Icon out of NordicTrack brick-and-mortar retail

In a filing with the SEC on June 1, Icon Health & Fitness has announced it had hired a management group to advise it on how to dispose of its NordicTrack retail stores based on a recent management review of the company's business strategies and operations.
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In a filing with the SEC on June 1, Icon Health & Fitness has announced it had hired a management group to advise it on how to dispose of its NordicTrack retail stores based on a recent management review of the company's business strategies and operations.

Icon, based in Logan, Utah, reported it had 67 stores that DJM Asset Management would help it market for sublease, assignment or otherwise discontinue. Icon expects to close all retail stores by June 30, Colleen Logan, Icon vice president of marketing, told SNEWS®.

"NordicTrack is very strong and profitable as a fitness equipment and fitness apparel brand," Logan said. "We just found it too unprofitable to continue to run our retail operation of 67 stores."

The NordicTrack retail division headquarters, based in Salt Lake City, employed 15 people, who have been laid off. "Nationwide, once the stores close, about 200 people will be laid off," Logan said.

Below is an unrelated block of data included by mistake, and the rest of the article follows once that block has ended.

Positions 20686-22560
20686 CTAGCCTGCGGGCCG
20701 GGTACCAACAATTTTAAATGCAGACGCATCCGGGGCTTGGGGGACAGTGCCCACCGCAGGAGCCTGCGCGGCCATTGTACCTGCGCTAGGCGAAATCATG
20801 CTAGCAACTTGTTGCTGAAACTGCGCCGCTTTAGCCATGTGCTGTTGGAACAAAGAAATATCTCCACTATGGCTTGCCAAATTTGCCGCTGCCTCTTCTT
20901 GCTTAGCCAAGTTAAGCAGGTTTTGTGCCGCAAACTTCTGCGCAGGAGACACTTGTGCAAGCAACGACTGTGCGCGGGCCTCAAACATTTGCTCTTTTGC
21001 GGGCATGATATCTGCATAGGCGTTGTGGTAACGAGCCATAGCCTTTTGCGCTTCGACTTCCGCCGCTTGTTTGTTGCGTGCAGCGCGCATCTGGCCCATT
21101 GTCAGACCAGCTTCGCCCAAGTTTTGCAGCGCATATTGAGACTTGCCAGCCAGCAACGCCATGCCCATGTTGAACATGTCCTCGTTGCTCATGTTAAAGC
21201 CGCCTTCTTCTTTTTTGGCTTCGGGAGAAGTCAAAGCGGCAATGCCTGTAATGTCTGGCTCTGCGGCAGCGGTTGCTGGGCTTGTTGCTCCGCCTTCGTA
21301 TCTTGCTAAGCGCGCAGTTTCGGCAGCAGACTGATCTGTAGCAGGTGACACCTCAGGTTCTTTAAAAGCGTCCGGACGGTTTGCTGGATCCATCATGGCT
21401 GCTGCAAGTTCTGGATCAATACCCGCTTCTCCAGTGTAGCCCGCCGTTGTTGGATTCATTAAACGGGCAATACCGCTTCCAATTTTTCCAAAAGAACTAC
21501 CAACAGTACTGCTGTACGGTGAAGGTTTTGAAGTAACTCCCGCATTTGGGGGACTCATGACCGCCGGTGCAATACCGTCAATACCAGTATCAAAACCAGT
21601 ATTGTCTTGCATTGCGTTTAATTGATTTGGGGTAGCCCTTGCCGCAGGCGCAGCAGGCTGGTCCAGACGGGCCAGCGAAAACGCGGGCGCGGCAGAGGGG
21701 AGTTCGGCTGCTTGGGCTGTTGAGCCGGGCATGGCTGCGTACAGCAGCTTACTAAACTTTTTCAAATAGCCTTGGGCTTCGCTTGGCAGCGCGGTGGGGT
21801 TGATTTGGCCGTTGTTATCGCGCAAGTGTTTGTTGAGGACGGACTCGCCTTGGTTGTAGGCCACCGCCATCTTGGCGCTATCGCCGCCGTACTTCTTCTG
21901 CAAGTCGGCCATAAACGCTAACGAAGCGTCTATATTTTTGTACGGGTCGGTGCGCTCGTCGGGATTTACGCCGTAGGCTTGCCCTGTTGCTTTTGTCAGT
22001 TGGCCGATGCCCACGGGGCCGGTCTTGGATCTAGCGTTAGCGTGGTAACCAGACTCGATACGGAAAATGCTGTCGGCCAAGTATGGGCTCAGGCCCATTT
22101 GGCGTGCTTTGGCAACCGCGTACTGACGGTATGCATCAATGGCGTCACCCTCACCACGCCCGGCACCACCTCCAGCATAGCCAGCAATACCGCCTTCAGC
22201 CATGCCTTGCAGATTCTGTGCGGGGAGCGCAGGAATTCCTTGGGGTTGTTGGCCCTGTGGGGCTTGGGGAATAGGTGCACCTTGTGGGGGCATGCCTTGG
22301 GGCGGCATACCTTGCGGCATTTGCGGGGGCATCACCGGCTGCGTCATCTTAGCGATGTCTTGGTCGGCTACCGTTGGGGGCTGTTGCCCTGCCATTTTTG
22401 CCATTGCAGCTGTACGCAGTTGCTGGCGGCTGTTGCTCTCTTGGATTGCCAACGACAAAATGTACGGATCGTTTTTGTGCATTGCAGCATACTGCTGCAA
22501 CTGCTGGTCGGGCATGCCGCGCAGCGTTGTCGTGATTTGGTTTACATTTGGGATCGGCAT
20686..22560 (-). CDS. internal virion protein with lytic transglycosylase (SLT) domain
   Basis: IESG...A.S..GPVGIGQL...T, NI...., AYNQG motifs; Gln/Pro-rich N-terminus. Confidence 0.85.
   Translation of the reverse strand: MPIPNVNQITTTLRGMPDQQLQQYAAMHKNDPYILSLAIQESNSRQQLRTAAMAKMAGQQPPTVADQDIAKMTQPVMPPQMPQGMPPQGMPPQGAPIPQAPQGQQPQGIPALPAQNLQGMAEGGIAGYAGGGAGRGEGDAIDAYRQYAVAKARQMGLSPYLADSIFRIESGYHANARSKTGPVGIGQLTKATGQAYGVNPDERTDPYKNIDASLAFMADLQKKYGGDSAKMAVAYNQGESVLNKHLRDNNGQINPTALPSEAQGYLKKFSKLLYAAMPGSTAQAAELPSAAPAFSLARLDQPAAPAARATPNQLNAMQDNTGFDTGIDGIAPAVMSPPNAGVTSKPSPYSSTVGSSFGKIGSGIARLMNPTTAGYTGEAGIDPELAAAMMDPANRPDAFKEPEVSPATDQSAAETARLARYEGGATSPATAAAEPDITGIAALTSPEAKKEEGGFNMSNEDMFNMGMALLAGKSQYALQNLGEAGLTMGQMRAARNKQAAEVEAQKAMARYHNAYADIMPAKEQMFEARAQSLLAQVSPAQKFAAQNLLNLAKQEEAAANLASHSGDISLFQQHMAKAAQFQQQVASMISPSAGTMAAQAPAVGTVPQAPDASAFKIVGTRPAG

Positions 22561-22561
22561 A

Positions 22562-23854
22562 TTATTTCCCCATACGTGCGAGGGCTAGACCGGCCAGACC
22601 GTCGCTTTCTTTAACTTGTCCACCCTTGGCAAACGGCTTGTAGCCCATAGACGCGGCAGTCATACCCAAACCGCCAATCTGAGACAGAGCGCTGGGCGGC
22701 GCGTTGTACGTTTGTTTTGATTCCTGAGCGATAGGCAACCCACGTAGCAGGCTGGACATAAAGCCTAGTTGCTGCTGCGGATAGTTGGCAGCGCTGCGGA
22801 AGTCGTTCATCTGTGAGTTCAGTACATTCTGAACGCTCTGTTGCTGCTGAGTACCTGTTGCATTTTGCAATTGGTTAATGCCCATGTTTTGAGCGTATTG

The SEC filing said that the company "is unable in good faith to make a determination of the costs associated with discontinuing its retail store operations or an estimate of the amount or the range of amounts expected to be incurred in connection with discontinuing its retail store operations or the amount or the range of amounts of charges that will result in future cash expenditures." It said it expected to file an amendment in four business days with those estimates.

Logan said the inventory at the stores will be sold mostly through clearance sales now advertised or through NordicTrack.com. However, the NordicTrack line of clothing will continue to be sold at Sears and online, as will the NordicTrack equipment.

Icon purchased the NordicTrack brand and assets in a 1999 court auction after NordicTrack, known for its indoor cross-country ski simulators, filed for bankruptcy in 1998.

SNEWS® View: We can't blame Icon for closing these stores. For a relatively niche operation and line of product, it would indeed be tough to make ends meet in today's retail landscape. That holds especially true when a company is paying high-end lease prices at the types of malls where most NordicTrack stores operated. Since the name is still a brand -- one of the few -- that has some recognition among consumers, it will be easy to continue it through Icon's other channels since consumers now realize the name means more than wood cross-country ski simulators. That was a purpose served well by the stores in past years and developed well by Icon over its seven-plus years of ownership.

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